Merrimack Repertory Theatre Blog


Cast Profile – Andrea Cirie (Kathryn)

Andrea Cirie

Andrea Cirie

 

 

Andrea Cirie is reprising the role of Kathryn Townsend, which she played in the world premiere of A View of the Harbor this past July at the Contemporary American Theatre Festival. While this is her MRT debut, Andrea has worked in a number of New York theatres and in regional theatres across the country. She has several TV appearances to her credit, including Law & Order, Law & Order: Special Victims Unit, Guiding Light and As The World Turns. A View of the Harbor is her second time acting in a Richard Dresser play, as she has also appeared in The Pursuit of Happiness at the Contemporary American Theatre Festival.

 

Andrea was gracious enough some time out of her busy schedule during tech week to answer a few questions on “A View of the Harbor” and her character, Kathryn Townsend.

 

You have now had the chance to act in two of Richard Dresser’s three plays on class and happiness. How would you compare “A View of the Harbor” with “The Pursuit of Happiness?” What are your own feelings on personal fulfillment?

 

 The most striking difference between View and Pursuit is the tone of the two plays–although they deal w/ similar issues, Pursuit is by far more overtly comic (although View of the Harbor is also a comedy!).  But I think the feel of the play is darker, the humor a bit more off beat.

 

 As far as my own ideas of fulfillment, I’d say that a lot of the characters in these plays have an idea or image of something that will make them “happy” and it turns out being inaccurate.  This is definitely something I have found in my own life–idealizing an image or idea of what I THINK will make me feel fulfilled, and being just downright wrong, or wonderfully surprised by something simpler and seemingly more attainable that has always been within my reach or, within myself.

 

This is your second time playing Kathryn. How has the character or your understanding of her evolved over time?

 

My understanding of Kathryn has changed in that I appreciate her vulnerability more this time around.  She has to survive in this house where she feels very much trapped, and has a mode of survival that has to be forceful enough to go toe to toe w/ her Father, Daniel.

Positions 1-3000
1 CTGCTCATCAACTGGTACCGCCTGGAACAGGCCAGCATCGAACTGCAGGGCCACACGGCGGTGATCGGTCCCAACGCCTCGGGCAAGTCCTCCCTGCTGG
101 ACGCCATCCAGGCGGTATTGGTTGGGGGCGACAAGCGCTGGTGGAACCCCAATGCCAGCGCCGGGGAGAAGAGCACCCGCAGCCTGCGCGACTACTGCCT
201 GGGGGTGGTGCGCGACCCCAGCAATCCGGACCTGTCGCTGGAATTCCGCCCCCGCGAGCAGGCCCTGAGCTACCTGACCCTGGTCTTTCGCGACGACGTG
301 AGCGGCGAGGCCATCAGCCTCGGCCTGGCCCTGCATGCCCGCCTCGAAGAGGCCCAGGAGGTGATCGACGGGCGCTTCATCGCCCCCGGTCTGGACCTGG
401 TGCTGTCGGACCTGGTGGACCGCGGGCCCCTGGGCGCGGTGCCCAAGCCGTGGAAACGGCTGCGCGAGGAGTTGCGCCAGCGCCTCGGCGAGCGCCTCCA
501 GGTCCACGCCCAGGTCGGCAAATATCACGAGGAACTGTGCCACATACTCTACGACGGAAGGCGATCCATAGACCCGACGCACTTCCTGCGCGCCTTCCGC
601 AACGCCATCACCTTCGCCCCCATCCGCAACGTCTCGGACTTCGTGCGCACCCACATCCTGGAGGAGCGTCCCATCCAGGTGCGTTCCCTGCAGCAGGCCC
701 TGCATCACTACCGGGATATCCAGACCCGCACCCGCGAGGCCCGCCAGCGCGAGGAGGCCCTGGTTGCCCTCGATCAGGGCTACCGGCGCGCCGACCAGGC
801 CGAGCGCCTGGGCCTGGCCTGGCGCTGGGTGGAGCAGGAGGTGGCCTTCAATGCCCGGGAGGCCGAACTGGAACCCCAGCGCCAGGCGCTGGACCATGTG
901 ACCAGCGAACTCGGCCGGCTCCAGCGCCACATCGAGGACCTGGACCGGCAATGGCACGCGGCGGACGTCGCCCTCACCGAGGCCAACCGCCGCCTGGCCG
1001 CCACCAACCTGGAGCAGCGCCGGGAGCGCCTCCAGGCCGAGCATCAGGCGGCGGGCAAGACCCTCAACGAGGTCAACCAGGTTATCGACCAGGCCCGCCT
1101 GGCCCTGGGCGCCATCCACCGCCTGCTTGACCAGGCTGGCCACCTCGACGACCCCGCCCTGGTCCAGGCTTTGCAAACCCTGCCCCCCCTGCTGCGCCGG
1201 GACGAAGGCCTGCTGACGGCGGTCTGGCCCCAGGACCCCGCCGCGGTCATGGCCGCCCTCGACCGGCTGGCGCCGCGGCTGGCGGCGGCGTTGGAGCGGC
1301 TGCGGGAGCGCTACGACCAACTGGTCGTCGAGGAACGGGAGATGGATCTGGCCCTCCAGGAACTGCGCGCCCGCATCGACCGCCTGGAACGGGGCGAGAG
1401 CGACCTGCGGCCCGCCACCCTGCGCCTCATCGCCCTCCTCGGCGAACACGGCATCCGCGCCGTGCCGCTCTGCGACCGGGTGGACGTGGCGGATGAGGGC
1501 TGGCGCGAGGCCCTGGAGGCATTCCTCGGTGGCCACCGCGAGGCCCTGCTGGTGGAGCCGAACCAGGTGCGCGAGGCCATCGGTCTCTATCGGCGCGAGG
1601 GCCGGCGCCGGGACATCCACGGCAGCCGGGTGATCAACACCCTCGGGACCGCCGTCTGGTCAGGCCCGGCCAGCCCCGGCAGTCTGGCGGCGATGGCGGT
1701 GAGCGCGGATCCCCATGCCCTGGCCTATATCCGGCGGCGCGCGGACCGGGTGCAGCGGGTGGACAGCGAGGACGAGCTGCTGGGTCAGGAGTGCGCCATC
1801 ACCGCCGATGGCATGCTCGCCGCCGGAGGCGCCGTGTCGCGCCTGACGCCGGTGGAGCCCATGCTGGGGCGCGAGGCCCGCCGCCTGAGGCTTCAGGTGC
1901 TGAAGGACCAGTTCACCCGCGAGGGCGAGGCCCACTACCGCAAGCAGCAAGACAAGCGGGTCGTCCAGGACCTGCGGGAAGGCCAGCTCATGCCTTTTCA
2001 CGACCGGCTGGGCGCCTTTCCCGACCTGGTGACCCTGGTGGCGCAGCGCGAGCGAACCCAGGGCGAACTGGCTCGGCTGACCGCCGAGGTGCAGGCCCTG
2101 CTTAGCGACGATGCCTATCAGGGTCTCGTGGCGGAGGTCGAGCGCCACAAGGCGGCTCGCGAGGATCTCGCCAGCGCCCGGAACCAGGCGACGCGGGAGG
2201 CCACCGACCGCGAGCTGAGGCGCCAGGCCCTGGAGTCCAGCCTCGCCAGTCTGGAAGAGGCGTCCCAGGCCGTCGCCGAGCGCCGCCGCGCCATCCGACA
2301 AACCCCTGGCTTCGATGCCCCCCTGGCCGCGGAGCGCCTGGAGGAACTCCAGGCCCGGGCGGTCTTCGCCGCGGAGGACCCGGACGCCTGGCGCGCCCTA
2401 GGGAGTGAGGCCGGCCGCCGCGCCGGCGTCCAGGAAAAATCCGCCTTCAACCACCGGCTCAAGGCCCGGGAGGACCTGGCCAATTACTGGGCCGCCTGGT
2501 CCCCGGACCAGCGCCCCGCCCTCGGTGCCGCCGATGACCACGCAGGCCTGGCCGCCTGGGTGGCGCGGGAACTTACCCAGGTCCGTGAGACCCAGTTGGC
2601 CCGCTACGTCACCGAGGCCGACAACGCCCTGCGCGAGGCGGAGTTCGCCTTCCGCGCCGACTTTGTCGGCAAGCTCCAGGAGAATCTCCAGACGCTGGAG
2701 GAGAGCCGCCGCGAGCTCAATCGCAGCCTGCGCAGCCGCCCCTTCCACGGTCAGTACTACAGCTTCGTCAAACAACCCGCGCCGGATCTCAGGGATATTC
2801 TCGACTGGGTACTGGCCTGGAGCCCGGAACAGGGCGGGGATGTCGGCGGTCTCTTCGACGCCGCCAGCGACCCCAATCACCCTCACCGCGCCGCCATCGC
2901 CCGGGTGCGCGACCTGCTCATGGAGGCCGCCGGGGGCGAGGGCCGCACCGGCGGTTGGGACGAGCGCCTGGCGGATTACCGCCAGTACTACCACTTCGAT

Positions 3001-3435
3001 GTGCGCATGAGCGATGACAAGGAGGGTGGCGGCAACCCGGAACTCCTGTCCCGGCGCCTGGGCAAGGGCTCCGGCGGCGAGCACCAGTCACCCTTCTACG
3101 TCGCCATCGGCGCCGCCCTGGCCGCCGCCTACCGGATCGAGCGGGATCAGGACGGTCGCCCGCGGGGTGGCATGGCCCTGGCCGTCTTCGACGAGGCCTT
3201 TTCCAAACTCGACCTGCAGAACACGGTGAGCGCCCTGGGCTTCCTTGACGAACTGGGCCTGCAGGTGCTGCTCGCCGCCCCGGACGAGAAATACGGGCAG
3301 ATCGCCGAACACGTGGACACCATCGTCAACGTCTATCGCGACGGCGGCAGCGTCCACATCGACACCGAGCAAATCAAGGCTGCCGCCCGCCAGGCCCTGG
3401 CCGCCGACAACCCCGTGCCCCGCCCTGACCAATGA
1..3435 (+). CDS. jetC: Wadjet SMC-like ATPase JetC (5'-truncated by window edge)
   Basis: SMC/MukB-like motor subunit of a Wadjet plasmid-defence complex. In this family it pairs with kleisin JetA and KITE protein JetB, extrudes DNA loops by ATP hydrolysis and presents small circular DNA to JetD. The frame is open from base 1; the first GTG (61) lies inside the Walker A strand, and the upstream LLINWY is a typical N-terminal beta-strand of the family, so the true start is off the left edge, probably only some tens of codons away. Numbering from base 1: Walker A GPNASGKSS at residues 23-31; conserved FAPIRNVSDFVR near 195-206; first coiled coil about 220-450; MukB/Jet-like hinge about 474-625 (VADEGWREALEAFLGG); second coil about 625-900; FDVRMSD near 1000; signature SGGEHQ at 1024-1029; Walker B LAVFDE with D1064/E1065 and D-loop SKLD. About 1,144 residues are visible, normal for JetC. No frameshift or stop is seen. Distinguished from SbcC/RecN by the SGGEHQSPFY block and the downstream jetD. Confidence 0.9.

What also strikes me about her is how covertly she goes about getting what she needs.  Daniel describes her at one point as “crafty”—and I don’t think that is a choice to merely be wicked in some way—this family, like so many families, does not communicate in the most direct fashion a lot if the time.  The behavior becomes pattern and it has evolved after years of self preservation–particularly w/ Kathryn.

 

What is it like being the only person ever to play your character? What would it be like to watch someone else play Kathryn?

 

It is a great deal of fun being the only person to have played a role–in many ways more liberating than doing a role in Shakespeare that thousands of actresses have done over the years.  As far as watching someone else do the role—I think I would love it!  I’d be curious to see someone else’s take on her.

 

What attracted you the role of Kathryn in “A View of the Harbor”?

 

 I was initially asked to do one of the early readings of A View of The Harbor while I was performing the role of Annie in Pursuit of Happiness, so I was thrilled to dive into Rick Dresser’s world again–he has been a hero of mine for many years.  After doing that reading and working w/ Andy Mathews who plays Daniel, I was even more drawn to working on the play–he is a wonderful actor who I’ve worked with at other theatres over the years, so I was drawn to the idea of collaborating with him–especially because of the bizarre and often contentious relationship between Kathryn and her Father. I feel lucky to have such a challenging role to work on—- I think Kathryn is a wonderful, quirky, complex character that I enjoy exploring every day!

 

 

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